• Remote service offers numerous opportunities for workforce management optimization. In particular, it helps maximize the utilization of technical support experts and allows more flexible allocation of available field service personnel. Design of IoT-based service can help alleviate some of current and anticipated challenges in workforce availability, skill distribution and training.

Retrofitting Old Equipment

As I often point out to those that have an overly rosy view about the potential size of the IIoT market, market growth is gated by the ability to incorporate existing manufacturing assets into the IIoT network. The average age of industrial equipment in the U.S. is approximately 12 years, the highest since 1938. Many factory floor manufacturing machines and industrial equipment are much older and lack the basic functionality to be connected and monitored remotely, but still have a very long service life ahead of them.

All too often the response is to add sensors, data acquisition hardware and communication to those aging factory machinery, assembly lines and manufacturing assets. In most cases this type of retrofitting is highly impractical.

First, one cannot simply super-glue a sensor onto a piece of equipment and connected it the Internet. The correct placement of a sensor requires hardware and software redesign, and expensive onsite retrofitting work, one piece of equipment at a time.

More importantly, retrofitting a piece of equipment in service means taking it out of production for a significant amount of time, which, for most companies, isn’t an option.

Design for IoT or Design by IoT?

Most engineering organizations lose sight of their products once they are sold or installed in the field. In some manufacturing companies this can happens at an earlier stage, when a product just enters volume production.

Product organizations cannot have a true and complete view of a product and how customers are using it unless they can continue to observe it while it is in use.

The IIoT helps address much of this myopia.

Engineering organizations use digital models during early product design phases to test the design, evaluate alternatives and communicate with suppliers. More sophisticated organization extend this “digital twin” to evaluate human-machine interaction and product ergonomics. Yet others use it to design and accelerate the ramp up of the manufacturing process.  But, again, these activities usually wind down when a stable design enters volume manufacturing.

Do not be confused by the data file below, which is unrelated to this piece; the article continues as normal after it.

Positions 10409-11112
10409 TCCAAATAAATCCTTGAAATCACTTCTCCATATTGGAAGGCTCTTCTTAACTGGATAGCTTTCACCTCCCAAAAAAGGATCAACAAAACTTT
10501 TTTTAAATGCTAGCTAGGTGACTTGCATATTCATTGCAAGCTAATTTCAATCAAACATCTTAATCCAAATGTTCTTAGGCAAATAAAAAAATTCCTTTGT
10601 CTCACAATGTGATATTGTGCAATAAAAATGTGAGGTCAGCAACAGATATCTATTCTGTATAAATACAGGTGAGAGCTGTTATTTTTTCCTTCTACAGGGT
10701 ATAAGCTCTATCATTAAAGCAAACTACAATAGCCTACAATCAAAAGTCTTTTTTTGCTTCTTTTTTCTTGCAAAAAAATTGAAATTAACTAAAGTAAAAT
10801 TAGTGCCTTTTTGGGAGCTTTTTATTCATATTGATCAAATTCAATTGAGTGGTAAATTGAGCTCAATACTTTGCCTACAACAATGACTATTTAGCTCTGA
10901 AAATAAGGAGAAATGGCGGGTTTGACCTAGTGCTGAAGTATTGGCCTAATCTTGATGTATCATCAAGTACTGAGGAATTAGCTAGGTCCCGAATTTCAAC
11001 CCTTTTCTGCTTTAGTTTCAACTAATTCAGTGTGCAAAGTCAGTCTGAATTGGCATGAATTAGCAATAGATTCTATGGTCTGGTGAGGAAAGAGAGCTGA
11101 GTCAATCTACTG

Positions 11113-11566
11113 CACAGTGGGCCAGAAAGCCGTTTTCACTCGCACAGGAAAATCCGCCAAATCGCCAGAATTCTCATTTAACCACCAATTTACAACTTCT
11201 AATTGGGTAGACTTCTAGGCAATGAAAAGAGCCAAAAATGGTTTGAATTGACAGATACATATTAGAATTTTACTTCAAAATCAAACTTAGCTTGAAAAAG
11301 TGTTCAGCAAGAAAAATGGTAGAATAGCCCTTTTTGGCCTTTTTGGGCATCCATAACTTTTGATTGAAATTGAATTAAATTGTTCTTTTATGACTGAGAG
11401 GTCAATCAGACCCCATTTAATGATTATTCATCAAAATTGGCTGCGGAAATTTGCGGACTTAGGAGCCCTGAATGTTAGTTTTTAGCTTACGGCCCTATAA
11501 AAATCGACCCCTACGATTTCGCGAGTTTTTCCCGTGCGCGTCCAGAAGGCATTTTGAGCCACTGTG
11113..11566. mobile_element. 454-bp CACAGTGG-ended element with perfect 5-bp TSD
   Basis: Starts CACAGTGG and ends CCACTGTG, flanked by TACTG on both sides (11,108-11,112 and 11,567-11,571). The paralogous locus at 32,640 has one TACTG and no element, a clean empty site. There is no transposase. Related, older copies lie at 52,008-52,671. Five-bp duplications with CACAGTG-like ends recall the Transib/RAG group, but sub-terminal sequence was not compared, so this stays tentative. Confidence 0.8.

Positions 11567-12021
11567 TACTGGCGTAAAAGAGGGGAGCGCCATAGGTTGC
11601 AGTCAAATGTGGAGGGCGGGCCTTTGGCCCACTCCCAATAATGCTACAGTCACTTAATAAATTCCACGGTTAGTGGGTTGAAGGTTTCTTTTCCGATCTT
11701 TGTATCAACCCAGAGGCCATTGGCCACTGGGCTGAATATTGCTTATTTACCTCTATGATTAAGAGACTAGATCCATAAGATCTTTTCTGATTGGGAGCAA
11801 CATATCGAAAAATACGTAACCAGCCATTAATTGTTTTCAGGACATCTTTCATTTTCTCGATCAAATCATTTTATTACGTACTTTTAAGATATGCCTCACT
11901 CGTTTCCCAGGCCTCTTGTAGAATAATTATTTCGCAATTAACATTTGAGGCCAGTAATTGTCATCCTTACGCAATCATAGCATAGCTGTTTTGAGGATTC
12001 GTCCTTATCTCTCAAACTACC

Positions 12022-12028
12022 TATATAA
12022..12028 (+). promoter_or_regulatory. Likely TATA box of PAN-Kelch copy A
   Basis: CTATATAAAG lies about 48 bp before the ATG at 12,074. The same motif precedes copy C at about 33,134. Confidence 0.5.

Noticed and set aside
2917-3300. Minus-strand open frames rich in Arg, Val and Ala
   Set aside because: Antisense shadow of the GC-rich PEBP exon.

With IIoT-enabled products, the process doesn’t end. Products and users continue to provide information throughout the lifecycle, adding rich multidisciplinary information that extend beyond design information and includes multifaceted data from manufacturing, supply chain, service and maintenance. The digital twin becomes then a model that “experiences” the physical product, in real time if necessary, throughout its lifecycle.

Using the digital twin, various product groups have an ongoing view of product operation and quality, service operations, customer interactions, and how well the product meets market needs and customer expectations. Essentially, instead of the traditional linear model in which early design concepts and prototypes are tested against relatively static and often stale product requirements and focus groups, the IoT-driven digital twin creates a live perpetual focus group for each key product lifecycle function that facilitates improvement of both current and future  products.

Image: Elephant Monument for Champs-Élysées (Jean-Jacques Lequeu, 1758)